Hey, I'm not a Joe McCarthy looking for a Nazi under every bed. But my father was in a Nazi concentration camp in Poland during World War II. I'm sure he and the people around him discounted Nazism. I just wanted to make students at [American University] aware of the threat.
SO DAVID ADLER, a 19-year-old student at the university and talk-show host on the student-run radio station, explained his inviting the director of the anti-Semitic, white-supremacist National Socialist White Peoples Party to appear on his program Sunday evening. Mr. Adler's invitation to the Nazi group, whose headquarters are in Arlington, provoked several anonymous threats, both to Mr. Adler and to university officials. It also provoked the storming of the radio station Sunday night by about 30 members of the Committee Against Racism (CAR), a group of self-styled "freedom fighters," none of whom apparently are university students.
Mr. Alder, fearful of just such an occurrence, had arranged for the Nazi Party director to participate in the program's question-and-answer format via a telephone hookup from Arlington. The intruders soon left WAMU and the two-hour program continued with little harm done. The incident is rich in irony. For one thing, CAR's attitude and actions point up how easily some people, in their rush to "protect" us from "wrong" opinions, would actually diminish our freedom. For another, CAR's attempt at intimidation and disruption against a Nazi group resembles nothing so much as the storm-trooper tactics the Nazis themselves used to gain power in Germany 40 years ago. The point is simply that the Nazis should enjoy exactly the same right to freedom of speech that all other Americans enjoy.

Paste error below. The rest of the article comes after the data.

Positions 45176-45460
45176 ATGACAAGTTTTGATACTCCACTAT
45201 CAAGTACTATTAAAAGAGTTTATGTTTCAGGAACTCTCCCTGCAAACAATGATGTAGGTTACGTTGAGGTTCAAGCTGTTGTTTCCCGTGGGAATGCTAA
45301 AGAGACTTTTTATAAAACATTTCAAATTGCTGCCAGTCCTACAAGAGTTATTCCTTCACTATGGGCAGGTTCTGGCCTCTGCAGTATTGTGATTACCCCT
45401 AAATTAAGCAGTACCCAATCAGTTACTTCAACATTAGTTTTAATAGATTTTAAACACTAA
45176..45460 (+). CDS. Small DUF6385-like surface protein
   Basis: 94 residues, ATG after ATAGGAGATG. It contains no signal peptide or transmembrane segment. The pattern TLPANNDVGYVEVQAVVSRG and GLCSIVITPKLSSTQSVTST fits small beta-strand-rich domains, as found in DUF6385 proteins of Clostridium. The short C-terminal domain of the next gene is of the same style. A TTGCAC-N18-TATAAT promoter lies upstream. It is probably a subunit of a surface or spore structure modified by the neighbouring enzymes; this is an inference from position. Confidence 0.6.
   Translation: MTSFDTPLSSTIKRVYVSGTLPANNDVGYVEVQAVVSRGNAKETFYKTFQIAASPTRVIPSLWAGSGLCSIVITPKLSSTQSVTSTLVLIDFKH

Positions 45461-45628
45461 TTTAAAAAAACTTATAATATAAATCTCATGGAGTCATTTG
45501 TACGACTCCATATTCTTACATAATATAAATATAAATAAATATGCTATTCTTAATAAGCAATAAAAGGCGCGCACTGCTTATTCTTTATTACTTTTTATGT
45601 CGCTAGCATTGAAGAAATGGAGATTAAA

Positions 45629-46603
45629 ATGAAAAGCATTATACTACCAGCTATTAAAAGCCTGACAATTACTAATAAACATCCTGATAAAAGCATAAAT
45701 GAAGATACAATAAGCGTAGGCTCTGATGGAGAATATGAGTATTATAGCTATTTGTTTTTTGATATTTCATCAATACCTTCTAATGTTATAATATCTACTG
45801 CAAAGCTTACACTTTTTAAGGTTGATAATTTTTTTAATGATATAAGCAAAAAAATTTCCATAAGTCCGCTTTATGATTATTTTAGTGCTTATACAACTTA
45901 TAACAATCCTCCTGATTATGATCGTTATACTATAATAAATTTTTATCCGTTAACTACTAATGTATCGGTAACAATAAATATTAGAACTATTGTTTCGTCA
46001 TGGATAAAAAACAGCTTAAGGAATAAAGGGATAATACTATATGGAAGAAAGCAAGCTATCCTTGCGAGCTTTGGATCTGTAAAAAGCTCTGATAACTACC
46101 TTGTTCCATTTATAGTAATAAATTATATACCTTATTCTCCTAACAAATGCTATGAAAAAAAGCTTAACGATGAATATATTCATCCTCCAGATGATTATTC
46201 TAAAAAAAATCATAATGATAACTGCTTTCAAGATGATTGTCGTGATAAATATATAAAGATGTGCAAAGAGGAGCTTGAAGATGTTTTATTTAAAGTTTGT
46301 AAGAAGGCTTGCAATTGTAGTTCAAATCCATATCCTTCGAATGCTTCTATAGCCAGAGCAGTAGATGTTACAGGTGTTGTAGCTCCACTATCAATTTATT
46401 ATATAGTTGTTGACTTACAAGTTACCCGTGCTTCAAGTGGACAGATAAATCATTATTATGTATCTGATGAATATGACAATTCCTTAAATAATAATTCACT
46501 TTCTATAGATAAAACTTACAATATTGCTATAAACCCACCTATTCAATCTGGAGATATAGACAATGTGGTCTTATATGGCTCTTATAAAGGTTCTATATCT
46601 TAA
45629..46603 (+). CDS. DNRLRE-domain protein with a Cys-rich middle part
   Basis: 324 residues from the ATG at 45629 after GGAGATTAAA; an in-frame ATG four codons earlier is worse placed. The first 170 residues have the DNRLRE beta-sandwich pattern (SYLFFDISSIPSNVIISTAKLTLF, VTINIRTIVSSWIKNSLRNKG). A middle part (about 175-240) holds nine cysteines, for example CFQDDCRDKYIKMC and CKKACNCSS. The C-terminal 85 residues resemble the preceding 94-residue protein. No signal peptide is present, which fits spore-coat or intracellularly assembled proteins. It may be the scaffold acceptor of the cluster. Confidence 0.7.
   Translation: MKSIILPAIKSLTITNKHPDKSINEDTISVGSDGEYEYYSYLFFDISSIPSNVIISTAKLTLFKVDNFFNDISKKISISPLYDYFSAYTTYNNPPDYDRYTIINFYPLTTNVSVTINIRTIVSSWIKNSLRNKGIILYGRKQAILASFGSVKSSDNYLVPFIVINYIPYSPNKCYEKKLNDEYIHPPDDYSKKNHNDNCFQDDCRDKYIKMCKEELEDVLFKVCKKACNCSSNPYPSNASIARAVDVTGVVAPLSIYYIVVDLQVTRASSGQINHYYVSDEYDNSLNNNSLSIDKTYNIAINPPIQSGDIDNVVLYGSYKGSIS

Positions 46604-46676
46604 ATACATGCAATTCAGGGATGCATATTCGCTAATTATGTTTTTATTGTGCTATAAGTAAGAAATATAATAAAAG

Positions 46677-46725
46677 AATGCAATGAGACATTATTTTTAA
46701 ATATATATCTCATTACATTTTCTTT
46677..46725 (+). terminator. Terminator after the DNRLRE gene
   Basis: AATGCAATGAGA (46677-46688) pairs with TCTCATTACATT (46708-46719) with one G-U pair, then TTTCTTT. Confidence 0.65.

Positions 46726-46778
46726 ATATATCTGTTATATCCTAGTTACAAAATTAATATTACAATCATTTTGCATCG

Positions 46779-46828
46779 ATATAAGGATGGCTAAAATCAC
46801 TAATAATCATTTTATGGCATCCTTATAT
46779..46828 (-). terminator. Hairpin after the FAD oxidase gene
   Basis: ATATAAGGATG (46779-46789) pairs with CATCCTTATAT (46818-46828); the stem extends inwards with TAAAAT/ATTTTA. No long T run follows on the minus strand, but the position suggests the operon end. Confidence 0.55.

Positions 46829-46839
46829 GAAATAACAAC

Were any WAMU listeners persuaded Sunday night to accept the Nazi doctrine? No one can say for certain. We do know, according to both David Adler and the Nazi Party director, that every one of the calls they fielded during the evening was critical, often harshly so, of everything the Nazis stand for. And we know that about 50 members of a campus Jewish students group held a peaceful candlelight demonstration outside the station. But these responses, while heartening, are beside the point - which is that only by being willing to tolerate the free expression of views with which we may profoundly disagree will we ourselves remain free to express our disagreements.